What is the downside, and what are the ethical worries about this growing type of practice? First, there aren’t enough primary care providers around to begin with. We all know that we have too many specialists, not enough generalists, and not enough primary care providers in the United States. If you take a significant number of them out of the pool available to every patient and make them available only to people who can pay additional fees, it results in a bigger workload for the rest of the providers who are doing primary care. No matter how you look at it, if you allow providers to buy out, you are going to leave other patients with lower-quality care, and you are going to burden the remaining primary care practitioners (who don’t take the concierge route) with more work.

There is also the issue that if patients aren’t in a boutique or concierge practice, they are going to wind up getting lower-quality care because they might see more physician extenders. There are certainly great physician extenders — both nurses and physician assistants — but patients don’t understand that they may be seeing someone with a bit less training and may be paying the same money or fees for someone with less qualification.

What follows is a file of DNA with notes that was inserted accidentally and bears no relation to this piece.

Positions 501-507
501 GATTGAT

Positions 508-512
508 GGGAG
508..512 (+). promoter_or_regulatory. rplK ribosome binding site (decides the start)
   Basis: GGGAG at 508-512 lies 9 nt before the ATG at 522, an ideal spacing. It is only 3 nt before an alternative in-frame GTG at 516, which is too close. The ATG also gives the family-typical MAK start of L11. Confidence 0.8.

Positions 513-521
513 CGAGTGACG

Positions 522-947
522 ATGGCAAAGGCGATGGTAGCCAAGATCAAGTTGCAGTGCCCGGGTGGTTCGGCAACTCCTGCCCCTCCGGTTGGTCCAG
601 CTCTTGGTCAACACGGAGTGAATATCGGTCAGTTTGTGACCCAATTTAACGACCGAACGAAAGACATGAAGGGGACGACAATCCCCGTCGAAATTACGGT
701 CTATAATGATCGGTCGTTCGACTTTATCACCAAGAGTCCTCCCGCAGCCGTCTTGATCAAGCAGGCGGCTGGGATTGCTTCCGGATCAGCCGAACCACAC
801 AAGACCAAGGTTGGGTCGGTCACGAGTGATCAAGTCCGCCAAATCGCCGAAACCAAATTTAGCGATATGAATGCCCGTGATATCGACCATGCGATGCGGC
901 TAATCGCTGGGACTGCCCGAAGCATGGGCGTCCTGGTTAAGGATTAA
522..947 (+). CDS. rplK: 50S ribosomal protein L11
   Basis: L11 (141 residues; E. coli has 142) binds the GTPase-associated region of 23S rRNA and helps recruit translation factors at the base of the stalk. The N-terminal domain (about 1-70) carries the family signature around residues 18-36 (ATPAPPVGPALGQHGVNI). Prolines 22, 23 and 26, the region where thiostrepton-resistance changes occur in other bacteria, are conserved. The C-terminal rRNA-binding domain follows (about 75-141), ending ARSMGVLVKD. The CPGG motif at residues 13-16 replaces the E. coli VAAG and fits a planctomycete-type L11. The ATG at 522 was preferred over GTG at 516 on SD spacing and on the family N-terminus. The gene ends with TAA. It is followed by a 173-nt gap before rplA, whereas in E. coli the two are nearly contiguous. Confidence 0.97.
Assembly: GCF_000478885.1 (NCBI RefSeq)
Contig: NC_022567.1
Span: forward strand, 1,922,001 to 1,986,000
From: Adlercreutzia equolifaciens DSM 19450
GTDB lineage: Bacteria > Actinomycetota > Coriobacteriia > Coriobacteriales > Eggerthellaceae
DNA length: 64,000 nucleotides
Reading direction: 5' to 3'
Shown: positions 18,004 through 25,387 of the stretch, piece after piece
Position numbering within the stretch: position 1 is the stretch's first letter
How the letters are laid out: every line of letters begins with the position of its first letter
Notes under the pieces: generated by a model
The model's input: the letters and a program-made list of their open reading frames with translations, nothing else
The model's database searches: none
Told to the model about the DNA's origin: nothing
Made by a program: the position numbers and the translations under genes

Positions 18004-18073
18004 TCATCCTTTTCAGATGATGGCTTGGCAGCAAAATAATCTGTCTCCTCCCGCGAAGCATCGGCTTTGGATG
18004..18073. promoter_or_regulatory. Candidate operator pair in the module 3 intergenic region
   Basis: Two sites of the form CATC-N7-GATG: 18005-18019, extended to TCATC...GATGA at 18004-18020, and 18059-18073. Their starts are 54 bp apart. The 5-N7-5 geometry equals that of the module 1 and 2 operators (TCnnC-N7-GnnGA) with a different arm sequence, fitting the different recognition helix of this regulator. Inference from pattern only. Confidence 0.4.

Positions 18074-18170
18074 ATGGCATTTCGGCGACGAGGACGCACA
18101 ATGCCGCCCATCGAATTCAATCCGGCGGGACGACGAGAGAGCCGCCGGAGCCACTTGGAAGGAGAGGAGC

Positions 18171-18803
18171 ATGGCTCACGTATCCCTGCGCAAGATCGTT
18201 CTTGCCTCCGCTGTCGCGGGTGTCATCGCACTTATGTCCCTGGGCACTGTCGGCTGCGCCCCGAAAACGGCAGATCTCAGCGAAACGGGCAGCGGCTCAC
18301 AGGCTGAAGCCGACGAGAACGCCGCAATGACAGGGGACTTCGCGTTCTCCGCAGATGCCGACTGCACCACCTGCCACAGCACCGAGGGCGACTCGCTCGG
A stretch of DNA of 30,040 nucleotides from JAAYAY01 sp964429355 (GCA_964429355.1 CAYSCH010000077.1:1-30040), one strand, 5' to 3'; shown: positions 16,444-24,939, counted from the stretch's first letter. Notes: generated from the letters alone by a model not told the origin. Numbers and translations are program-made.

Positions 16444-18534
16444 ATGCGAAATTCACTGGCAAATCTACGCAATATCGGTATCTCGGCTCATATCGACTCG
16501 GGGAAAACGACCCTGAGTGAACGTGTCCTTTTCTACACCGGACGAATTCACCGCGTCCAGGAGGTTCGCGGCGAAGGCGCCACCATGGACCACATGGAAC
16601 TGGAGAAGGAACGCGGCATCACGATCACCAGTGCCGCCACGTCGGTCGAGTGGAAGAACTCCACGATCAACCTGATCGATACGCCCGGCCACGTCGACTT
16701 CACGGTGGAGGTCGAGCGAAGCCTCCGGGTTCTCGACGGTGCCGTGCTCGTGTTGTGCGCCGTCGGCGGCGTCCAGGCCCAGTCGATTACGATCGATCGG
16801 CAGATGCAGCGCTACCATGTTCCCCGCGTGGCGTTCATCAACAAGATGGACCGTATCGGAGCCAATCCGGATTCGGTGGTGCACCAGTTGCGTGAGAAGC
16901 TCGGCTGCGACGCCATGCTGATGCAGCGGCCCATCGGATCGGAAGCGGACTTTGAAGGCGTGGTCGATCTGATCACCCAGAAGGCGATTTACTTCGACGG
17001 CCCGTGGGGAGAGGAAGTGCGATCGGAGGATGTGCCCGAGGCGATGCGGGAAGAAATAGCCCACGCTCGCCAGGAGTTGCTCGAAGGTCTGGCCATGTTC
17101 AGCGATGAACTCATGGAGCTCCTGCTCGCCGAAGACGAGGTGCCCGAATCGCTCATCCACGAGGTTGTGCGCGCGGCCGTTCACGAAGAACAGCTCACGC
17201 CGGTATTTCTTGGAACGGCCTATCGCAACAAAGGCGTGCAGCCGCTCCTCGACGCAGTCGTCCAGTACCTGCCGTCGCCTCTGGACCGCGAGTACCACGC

At the end of the day, we have a justice issue. Concierge practice is a business solution to what is essentially a broken system. We must find different ways of solving the problems with healthcare, other than having people pay a fee to escape the broken system. Concierge medicine is fundamentally unjust. We have to come up with a better answer. It will probably be something along the lines of what is being proposed for healthcare reform. Concierge medicine is more a symptom of a broken system than it is a solution.

Thanks for listening. I’m Art Caplan at the University of Pennsylvania.

 

 

 

Rebuttal: Concierge Practice Is a Doctor’s Right

Leslie Kane, MA; Bernard Kaminetsky, MD

 

Editor’s Note:

Medscape’s recent video commentary by ethicist Arthur Caplan, PhD, “Concierge Practice: Unjust for Patients and Doctors Alike,” provoked a flood of heated responses. To present the contrasting point of view, Medscape interviewed Bernard Kaminetsky, MD, board certified in internal medicine and nephrology.